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Tuesday, November 30

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On the Web Thu Sep 24 2009

2006 NBA Winner: The Echo Maker

The National Book Awards remembers Richard Powers's The Echo Maker, our September Book Club selection.

echo maker.JPGUm...perhaps Harold Augenbraum, Executive Director of the National Book Foundation, has some sort of memory issues as well. According to his description of the book, the protagonist is named "Jack"*: "He has what? Capgras syndrome, identified by Joseph Capgras in 1923. And this precipitates not only one but two family dramas, and a questioning of not only of how the mind works but what effect do changes in any natural environment have on the individual and that individual's place in the human ecology. The book's readers believe Karin is his sister, but the protagonist Jack does not. He thinks that for some reason 'an actress' has been brought in to play his sister. And even a dog that resembles his own has been found to visit him at the rehab facility. And we as readers believe he is Jack's dog even though Jack does not. They bring in the neuroscientist Weber, who resembles Oliver Sacks--at least to me, but that would make him a sort of imposter (or he may be related in some way to Ernst Weber, the psychophysicist). As much as he tries to help Jack, he ends up damaging his own marriage. He tries to decipher the case and ends up recognizing (and I use that word advisedly) his own alienation from his wife back east. I mean, this is a man who, when he writes case studies, in order to protect the patient's identity, makes up names for them. So they become imposters in their own cases. And then he develops a fascination for Jack's rehab aide, so he becomes an imposter in his previous life. And then you remember that none of these people are real, so they are all imposters, puppets, with Richard Powers the grand puppenmeister convincing you of their reality."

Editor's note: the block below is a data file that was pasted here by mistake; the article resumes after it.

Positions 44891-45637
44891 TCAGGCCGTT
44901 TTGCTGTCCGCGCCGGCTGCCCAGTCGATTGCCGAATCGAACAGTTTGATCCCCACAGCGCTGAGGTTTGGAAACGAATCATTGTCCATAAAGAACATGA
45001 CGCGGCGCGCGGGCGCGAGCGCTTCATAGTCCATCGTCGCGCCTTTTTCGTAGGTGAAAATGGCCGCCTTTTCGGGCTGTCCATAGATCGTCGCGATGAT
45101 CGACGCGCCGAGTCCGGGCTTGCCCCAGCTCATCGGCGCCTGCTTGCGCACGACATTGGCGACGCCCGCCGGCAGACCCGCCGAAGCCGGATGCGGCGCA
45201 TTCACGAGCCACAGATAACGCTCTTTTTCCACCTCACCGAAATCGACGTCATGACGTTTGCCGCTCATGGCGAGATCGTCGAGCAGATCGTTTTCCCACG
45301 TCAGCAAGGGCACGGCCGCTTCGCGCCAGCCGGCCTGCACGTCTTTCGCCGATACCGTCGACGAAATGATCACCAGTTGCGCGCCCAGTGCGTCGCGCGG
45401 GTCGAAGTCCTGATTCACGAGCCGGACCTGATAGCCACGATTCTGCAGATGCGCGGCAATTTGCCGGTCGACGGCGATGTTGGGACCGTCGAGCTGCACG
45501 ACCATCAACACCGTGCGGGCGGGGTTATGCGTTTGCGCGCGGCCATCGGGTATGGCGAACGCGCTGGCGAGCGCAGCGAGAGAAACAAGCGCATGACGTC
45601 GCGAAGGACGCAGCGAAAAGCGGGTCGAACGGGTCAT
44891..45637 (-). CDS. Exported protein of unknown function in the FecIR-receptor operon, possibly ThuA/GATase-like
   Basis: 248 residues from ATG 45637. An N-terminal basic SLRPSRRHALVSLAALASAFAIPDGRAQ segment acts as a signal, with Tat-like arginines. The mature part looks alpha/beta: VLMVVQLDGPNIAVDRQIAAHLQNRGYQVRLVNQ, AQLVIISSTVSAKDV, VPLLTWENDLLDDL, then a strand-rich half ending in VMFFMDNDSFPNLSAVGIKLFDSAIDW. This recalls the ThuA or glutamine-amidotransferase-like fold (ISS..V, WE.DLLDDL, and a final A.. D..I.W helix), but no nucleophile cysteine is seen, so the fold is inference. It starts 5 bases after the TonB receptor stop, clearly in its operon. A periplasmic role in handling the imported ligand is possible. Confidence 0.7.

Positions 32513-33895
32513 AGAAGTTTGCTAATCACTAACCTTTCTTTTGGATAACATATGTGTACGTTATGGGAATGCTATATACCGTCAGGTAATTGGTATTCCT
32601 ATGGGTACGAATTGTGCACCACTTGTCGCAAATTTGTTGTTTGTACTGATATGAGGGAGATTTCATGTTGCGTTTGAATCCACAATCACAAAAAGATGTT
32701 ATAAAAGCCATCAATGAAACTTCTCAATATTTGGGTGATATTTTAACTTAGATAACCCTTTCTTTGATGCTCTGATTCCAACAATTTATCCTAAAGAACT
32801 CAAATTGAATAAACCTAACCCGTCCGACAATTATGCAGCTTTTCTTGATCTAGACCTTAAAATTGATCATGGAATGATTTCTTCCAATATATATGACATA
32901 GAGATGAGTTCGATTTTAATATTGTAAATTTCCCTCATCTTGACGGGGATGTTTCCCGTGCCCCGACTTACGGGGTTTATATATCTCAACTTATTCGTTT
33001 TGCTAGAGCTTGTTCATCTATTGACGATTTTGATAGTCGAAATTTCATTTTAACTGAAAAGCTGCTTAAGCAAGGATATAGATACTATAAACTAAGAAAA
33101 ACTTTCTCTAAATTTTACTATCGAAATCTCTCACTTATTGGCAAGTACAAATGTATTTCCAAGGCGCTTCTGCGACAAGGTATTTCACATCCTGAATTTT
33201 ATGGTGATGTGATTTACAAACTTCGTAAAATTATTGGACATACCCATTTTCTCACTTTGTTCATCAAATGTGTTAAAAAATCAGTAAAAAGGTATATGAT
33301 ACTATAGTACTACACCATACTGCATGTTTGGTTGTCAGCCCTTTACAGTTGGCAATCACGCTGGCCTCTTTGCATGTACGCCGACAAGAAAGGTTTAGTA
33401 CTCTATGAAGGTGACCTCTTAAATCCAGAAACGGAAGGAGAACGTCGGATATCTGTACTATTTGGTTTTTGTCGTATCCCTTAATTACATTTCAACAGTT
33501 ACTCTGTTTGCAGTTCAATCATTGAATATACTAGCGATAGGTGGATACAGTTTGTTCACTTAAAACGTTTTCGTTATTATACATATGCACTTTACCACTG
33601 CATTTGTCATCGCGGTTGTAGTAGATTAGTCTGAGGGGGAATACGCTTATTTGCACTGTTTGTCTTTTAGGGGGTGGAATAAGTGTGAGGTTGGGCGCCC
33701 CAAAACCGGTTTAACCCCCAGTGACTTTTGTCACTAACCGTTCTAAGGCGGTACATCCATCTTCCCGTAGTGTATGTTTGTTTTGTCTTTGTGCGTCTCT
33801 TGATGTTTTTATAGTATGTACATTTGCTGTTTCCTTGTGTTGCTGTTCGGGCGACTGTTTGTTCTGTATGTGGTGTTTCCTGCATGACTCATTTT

*Mark Schluter, not Jack, is the man afflicted with Capgras in this story.

As of Sunday, the National Book Foundation finished their salute to past winners and voting is now open for the best National Book Awards Fiction. The shortlist includes John Cheever, William Faulkner, Flannery O'Connor, Eudora Welty, Thomas Pynchon and University of Chicago visiting professor Ralph Ellison. Cast your vote here and your email address will be entered to a win two tickets to the 60th National Book Awards ceremony on November 18.

 
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Harold Augenbraum / September 24, 2009 3:14 PM

Oops. Thanks for catching the mistake. I'll ask for it to be corrected.

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